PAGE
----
NEW YORK - A Fordham University lecturer was fired after allegedly mixing up the names of two Black students in his class.
According to The Observer, Christopher Trogan, a lecturer in Fordham University's English department was terminated because of his response to an incident on Sept. 24 where he mixed up the names of two students who walked into class late. The students allegedly felt disrespected after the incident and believed the mistake was made because the two are both Black.
Trogan emailed his students in the Composition II class shortly after the incident occurred and addressed the mixup, apologizing for what he did.
"The offended student assumed my mistake was because I confused that student with another Black student," Trogan said in the email. "I have done my best to validate and reassure the offended student that I made a simple, human, error. It has nothing to do with race."
The article said that of the two students who were involved in the mixup, one of them claims that Trogan repeatedly used the wrong name throughout four classes
"I felt really disrespected," they said. "I did not feel heard because every time he (misnamed me) I would tell him, and it just seemed like he would brush it off or that he did not care."
The email Trogan sent to students also outlined "everything he has done for minorities," according to the newspaper, and stated that the English class is "centered specifically and explicitly around issues of justice, equality, and inclusion."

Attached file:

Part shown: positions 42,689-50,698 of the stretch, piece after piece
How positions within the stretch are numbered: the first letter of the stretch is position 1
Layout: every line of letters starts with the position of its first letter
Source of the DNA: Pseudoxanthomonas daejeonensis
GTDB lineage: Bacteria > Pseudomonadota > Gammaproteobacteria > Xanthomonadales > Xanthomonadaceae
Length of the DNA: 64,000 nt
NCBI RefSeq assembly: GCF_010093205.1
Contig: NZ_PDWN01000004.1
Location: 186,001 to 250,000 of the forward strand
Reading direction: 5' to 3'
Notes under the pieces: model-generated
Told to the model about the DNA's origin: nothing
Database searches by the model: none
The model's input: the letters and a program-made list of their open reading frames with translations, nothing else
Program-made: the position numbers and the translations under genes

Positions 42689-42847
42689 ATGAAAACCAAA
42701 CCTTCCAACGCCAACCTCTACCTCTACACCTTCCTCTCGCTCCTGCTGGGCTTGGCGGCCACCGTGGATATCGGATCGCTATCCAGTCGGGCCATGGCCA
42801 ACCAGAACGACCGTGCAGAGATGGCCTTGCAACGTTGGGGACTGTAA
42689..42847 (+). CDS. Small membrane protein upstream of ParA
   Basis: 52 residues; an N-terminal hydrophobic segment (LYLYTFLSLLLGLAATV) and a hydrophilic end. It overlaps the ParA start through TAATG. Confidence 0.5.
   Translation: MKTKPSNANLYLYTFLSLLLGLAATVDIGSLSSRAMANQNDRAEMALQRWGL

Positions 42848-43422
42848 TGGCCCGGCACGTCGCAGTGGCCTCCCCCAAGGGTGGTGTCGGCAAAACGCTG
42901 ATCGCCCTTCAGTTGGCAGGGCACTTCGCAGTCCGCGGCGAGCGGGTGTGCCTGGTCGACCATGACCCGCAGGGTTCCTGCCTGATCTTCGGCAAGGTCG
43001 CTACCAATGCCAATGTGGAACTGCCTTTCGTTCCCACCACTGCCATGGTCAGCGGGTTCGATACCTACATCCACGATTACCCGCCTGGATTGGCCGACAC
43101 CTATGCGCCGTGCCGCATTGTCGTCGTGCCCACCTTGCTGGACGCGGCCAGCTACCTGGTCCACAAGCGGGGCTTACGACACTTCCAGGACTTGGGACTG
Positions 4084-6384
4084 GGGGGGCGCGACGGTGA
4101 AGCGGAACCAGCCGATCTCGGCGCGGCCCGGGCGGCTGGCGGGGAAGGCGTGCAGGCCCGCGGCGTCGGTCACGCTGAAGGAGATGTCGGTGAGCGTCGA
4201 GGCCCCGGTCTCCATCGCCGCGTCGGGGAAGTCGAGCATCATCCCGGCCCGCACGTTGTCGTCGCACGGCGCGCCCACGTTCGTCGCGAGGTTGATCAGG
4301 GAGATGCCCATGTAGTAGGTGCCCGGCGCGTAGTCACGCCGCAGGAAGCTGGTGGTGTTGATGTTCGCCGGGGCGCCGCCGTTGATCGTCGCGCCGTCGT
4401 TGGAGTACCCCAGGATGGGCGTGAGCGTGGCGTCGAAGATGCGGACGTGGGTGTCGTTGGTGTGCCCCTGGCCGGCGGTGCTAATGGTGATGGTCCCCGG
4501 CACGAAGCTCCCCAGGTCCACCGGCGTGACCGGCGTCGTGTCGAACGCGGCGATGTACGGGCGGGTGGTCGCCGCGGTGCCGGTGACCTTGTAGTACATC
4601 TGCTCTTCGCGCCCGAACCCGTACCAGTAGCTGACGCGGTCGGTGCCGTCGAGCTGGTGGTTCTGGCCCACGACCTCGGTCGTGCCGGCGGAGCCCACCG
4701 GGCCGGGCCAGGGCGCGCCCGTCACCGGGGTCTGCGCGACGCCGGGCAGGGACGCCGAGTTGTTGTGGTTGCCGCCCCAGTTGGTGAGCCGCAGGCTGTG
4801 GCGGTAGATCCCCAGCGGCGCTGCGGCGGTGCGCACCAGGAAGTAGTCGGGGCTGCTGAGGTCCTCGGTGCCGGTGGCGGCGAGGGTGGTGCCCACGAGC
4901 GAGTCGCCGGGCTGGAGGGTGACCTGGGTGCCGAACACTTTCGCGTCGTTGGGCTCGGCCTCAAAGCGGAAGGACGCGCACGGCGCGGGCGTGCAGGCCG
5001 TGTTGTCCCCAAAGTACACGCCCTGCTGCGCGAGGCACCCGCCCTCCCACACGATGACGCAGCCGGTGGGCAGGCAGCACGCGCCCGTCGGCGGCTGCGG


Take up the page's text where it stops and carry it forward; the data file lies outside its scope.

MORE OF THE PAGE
Trogan added that his "entire life" has been focused on the issues of justice, equality, and inclusion and listed what he has done in relation to racial justice during his career.
Eva Badowska, dean of the faculty of arts and sciences and associate vice president, arts and sciences, told Trogan on Sept. 26 that he was suspended from his job with pay and benefits, noting that he was under investigation by Fordham University.
Badowska notified Trogan that he was terminated on Oct. 29. However, Trogan said in an email to students following the termination that he wasn't informed of why he was being investigated until his termination.
"I was never informed of the charges against me, nor of the nature of the investigation of which I was the subject," Trogan wrote on Oct. 29. "I was kept completely in the dark."
Trogan told the newspaper that in the letter of termination, Badowska cited the basis of his firing was the email he sent to students on Sept. 24.
The other student involved in the mixup, Chantel Sims, said that Trogan's response to the incident wasn't necessary.
"It seemed a little excessive, like all you needed to do was say sorry and it would have been fine," Sims said. "We were not actually that upset about him mixing up our names. It was more so the random things he would throw into the response."
A Fordham University spokesperson declined to comment because Trogan might take private action against Fordham University.